Groups of animals possess phenotypes such as collective behaviour, which may determine the fitness of group members. However, the stability and robustness to perturbations of collective phenotypes in natural conditions is not established. Furthermore, whether group phenotypes are transmitted from parent to offspring groups is required for understanding how selection on group phenotypes contributes to evolution, but parent-offspring resemblance at the group level is rarely estimated. We evaluated robustness to perturbation and parent-offspring resemblance of collective foraging aggressiveness in colonies of the social spider Anelosimus eximius. Among-colony differences in foraging aggressiveness were consistent over time but changed if the colony was perturbed through the removal of individuals, or via their removal and subsequent return. Offspring and parent colony behaviour were correlated, but only once the offspring colony had settled after being translocated. The parent-offspring resemblance was not driven by a shared elevation but could be due to other environmental factors. Laboratory collective behaviour was not correlated with behaviour in the field. Colony aggression seems sensitive to initial conditions and easily perturbed between behavioural states. Despite this sensitivity, offspring colonies have collective behaviour that resembles that of their parent colony, provided they are given enough time to settle into the environment.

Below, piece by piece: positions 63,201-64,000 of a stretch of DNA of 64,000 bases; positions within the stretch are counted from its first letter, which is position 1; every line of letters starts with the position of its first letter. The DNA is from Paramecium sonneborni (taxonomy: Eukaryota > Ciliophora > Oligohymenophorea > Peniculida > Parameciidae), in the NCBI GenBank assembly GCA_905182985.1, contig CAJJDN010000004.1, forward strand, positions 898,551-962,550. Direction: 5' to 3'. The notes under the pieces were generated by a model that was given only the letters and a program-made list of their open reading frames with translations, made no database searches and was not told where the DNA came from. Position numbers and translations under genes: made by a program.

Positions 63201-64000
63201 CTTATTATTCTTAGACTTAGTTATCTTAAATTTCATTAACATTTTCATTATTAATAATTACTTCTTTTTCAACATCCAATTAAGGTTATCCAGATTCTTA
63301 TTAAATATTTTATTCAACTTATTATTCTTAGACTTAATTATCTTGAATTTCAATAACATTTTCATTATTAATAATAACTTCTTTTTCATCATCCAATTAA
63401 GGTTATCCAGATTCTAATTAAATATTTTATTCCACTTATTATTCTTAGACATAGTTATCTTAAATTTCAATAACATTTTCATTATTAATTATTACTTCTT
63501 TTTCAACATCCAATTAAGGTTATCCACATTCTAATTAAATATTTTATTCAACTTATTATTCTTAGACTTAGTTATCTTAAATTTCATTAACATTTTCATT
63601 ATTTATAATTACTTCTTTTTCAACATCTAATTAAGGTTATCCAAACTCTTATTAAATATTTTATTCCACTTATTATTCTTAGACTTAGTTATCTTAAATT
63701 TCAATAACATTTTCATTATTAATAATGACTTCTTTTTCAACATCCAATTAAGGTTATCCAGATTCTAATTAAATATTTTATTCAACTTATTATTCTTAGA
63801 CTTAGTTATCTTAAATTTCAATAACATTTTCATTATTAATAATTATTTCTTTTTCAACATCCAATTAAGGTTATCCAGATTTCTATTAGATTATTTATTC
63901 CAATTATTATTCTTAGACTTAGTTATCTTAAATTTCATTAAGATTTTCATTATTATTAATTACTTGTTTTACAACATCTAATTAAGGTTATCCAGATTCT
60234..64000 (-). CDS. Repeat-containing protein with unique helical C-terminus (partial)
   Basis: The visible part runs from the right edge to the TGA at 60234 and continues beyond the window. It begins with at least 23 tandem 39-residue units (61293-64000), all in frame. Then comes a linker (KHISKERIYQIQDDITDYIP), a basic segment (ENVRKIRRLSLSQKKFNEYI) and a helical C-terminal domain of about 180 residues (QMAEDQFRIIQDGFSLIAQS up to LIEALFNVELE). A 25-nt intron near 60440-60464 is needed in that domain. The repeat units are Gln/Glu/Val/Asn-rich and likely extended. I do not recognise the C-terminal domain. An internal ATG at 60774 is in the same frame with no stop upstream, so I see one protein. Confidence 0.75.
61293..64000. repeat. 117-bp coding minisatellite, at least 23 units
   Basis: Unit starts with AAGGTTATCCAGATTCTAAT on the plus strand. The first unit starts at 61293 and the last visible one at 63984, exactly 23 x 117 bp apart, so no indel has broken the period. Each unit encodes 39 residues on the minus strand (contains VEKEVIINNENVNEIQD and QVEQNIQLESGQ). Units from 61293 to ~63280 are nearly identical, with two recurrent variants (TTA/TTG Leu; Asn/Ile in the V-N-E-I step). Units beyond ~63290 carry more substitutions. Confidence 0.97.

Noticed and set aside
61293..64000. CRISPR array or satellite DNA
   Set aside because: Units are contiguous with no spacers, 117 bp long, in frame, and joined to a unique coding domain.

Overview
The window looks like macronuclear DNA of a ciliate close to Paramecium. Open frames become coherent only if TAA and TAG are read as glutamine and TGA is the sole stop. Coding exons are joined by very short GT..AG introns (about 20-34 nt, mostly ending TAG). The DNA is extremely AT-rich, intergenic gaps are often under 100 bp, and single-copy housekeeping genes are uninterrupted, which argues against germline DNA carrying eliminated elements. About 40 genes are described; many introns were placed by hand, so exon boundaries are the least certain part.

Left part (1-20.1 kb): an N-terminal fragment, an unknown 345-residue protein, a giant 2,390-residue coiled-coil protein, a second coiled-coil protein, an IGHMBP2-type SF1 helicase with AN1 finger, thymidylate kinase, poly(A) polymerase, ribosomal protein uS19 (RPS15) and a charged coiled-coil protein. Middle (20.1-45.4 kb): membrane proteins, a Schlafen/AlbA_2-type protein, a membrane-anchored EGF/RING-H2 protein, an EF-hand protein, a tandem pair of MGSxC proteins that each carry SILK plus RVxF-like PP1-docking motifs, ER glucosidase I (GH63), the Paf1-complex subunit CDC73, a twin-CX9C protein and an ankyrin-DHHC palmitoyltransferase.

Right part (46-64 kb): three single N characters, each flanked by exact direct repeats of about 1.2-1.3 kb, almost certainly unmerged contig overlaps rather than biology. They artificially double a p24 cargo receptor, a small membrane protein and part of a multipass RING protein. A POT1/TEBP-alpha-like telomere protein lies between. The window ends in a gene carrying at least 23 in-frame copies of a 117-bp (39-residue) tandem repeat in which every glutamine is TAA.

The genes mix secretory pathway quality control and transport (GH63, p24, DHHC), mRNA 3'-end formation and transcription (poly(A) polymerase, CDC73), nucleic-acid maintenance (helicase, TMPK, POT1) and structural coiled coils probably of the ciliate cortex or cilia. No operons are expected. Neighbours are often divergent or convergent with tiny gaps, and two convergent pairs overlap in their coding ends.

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|Published - 8 Sept 2019
We thank J. B. Barnett, H. M. Anderson and B. L. McEwen for being excellent colleagues in the field. We also thank T. D. Swanson and the staff of the Andes and Amazon Field School at Iyarina for making our stay as comfortable and enjoyable as possible. Funding was provided by a Canada 150 Research Chair award to JNP. We have no conflicts of interest.